OLAF in renewed interest in Dalli, interviews Bahamas landlord

OLAF interviews Bahamas resident who alleged that John Dalli wanted to transfer millions in cash to Caribbean island

John Dalli appears to be a person of interest for OLAF after the agency dismissed an initial complaint as a civil dispute.
John Dalli appears to be a person of interest for OLAF after the agency dismissed an initial complaint as a civil dispute.

Investigators from the EU's anti-fraud agency OLAF have spoken to Barry Connor, a Bahamas resident who alleged that former European commissioner John Dalli had flown to the Caribbean island to organise a multi-million transfer back in the summer of 2012 while Dalli was under investigation by the same agency on a bribery allegation.

Originally dismissed by OLAF as a civil dispute about unpaid rent on his Nassau villa, the complaint was revealed in July by the International Herald Tribune. Today, the Herald's parent newspaper New York Times reported that OLAF had opened an official investigation into John Dalli.

The New York Times claimed the investigation focuses on "two or more trips" Dalli made, during his time as health and consumer protection commissioner.

In a comment to MaltaToday, an OLAF spokesperson said the anti-fraud agency was "looking into new elements that have emerged in the context of media reports".

"As a general rule, OLAF does not confirm or deny the involvement of any natural or legal persons in its investigative activities. We do not comment on the nature or purpose of our investigative activities, nor do we confirm whether on-going investigations are pending, unless such investigations are already in the public domain.

"It has become apparent that the press have spoken to a number of persons who have stated that they have recently been interviewed by OLAF in relation to the case concerning former Commissioner Dalli. We can therefore confirm that we are currently looking into new elements that have emerged in the context of media reports. You will understand that we cannot provide you with any details."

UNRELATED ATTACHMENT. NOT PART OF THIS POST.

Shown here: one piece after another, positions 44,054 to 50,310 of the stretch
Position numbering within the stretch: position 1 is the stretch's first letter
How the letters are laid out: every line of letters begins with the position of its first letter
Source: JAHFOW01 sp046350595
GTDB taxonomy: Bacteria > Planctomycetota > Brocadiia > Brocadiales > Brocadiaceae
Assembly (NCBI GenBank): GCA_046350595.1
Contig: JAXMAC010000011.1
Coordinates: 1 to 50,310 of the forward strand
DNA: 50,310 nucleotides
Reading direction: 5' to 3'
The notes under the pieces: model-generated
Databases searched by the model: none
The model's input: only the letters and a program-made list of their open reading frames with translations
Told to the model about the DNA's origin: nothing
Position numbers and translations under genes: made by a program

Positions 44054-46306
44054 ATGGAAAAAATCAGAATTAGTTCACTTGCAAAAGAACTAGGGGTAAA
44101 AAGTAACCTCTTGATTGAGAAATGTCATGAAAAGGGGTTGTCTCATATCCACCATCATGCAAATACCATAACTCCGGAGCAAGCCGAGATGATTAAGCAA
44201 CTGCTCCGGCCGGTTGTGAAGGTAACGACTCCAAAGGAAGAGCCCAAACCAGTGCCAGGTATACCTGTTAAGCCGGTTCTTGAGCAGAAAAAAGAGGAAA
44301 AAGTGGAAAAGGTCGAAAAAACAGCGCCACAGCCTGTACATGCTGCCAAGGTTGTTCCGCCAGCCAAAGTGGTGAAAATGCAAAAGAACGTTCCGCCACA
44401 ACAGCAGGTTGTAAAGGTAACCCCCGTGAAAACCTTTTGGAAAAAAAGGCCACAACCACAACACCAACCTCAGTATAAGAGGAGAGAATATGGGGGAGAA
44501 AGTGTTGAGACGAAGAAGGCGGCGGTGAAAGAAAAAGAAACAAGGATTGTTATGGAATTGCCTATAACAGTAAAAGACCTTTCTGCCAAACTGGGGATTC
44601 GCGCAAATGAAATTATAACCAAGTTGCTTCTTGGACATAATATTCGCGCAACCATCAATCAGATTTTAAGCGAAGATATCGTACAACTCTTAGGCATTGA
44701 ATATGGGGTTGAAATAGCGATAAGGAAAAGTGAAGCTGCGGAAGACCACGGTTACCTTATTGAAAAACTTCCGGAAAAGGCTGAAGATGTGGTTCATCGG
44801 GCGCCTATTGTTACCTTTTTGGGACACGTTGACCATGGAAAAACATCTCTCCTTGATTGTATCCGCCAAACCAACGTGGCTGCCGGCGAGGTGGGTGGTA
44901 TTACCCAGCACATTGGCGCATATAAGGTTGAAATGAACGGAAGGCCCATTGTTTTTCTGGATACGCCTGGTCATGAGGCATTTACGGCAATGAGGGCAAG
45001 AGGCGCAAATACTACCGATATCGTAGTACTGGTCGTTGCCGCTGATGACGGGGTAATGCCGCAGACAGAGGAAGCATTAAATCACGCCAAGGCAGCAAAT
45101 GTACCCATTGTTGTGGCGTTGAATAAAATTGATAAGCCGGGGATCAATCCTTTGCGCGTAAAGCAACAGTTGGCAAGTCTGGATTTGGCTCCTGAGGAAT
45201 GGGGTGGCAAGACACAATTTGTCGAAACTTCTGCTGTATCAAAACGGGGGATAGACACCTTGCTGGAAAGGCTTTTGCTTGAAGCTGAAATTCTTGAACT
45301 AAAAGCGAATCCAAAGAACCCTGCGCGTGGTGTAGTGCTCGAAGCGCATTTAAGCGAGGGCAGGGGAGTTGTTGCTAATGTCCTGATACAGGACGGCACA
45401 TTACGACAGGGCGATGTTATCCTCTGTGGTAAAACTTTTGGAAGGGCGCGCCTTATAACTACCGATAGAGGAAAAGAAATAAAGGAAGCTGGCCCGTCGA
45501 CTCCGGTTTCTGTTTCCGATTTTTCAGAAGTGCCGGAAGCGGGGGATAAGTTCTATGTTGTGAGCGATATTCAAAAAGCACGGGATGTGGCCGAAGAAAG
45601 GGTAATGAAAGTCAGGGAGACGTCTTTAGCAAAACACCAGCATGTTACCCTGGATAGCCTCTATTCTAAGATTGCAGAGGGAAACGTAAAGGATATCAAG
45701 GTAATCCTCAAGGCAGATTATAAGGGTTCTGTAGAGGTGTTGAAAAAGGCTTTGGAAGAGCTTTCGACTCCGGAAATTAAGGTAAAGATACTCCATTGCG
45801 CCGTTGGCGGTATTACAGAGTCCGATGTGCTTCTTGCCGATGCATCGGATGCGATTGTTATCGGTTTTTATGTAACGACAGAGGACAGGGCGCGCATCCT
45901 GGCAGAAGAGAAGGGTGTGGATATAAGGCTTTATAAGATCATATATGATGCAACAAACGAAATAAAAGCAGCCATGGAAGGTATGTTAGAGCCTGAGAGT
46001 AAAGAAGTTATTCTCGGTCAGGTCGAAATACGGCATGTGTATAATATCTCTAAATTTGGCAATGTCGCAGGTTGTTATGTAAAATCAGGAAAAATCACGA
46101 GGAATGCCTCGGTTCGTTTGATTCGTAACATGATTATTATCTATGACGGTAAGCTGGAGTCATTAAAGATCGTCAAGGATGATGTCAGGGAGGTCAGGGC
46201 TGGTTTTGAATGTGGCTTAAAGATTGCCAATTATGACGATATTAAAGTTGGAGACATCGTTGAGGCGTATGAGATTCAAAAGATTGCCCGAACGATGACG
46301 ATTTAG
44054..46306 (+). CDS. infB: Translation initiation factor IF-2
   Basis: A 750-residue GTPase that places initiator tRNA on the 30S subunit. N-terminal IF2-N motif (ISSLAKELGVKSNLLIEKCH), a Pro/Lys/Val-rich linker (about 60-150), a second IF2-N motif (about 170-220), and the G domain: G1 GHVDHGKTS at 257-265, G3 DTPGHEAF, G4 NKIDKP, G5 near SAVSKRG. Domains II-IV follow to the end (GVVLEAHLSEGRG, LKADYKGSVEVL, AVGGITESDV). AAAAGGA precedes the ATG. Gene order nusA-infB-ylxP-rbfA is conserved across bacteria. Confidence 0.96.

On his part, John Dalli said that he was not informed of OLAF's interest in the allegations. The former commissioner had held a press conference on the allegations.

The New York Times said it was Barry Connor, the man who rented a villa he owns in the Bahamas to a company represented by Dalli's daughter, who was interviewed for two days by OLAF officioals. '"We went through everything that we had,"' Connor was quoted as telling the New York Times. The investigators "now know who was in the house and what was being said and what they were talking about... They are going into a lot of depth."

Connor alleged that Dalli had told him that he was planning to transfer large amounts of money for an unspecified venture.

But Dalli claims his first trip to the Bahamas, where he travelled by private jet overnight and returned to Brussels upon landing in Nassau, was to discuss the financing of a philanthropic venture with Africa as its target continent.

He later flew to the Bahamas where he stayed in Connor's villa to meet various entrepreneurs who were organising or proving finance for this African venture.

Dalli denied holding any accounts in the Bahamas, and that his work on the project was gratis - now he has told the New York Times that he was not involved in the charitable project.

Dalli resigned from Commissioner on 16 October 2012, after an OLAF report alleged there was circumstantial evidence that he was aware of an attempt by an associated of his, Silvio Zammit, to solicit a €60 million bribe from Swedish Match to lift an EU ban on the trade of snus. The resignation delayed the Tobacco Products Directive, a vote on which is expected for the 8 October inside the European Parliament - supporters believe the last-minute postponement of the vote is largely down to intense lobbying from Philip Morris representatives, and that the late vote could mean the Directive is not made into law by the end of 2013.

The leaked OLAF report later showed that OLAF's conclusions were based on circumstantial evidence and that Dalli could not be identified as having authored a request for a bribe.

In Malta, Zammit was charged with bribery and trading in influence, charges he denies.

Yesterday in court, former Commissioner of Police John Rizzo said he wanted to press charges against John Dalli and that he had the support of the Attorney General, but that he could not press charges because Dalli was away in Brussels seeking medical treatment.

Anyone of us try not to pay a parking fine for €25.00 and all hell turns lose. Blessed are those in power because they can do whatever they want.
Some are still running after Dalli's blood.
Where ever there is smoke- J.D. is raking over the ashes.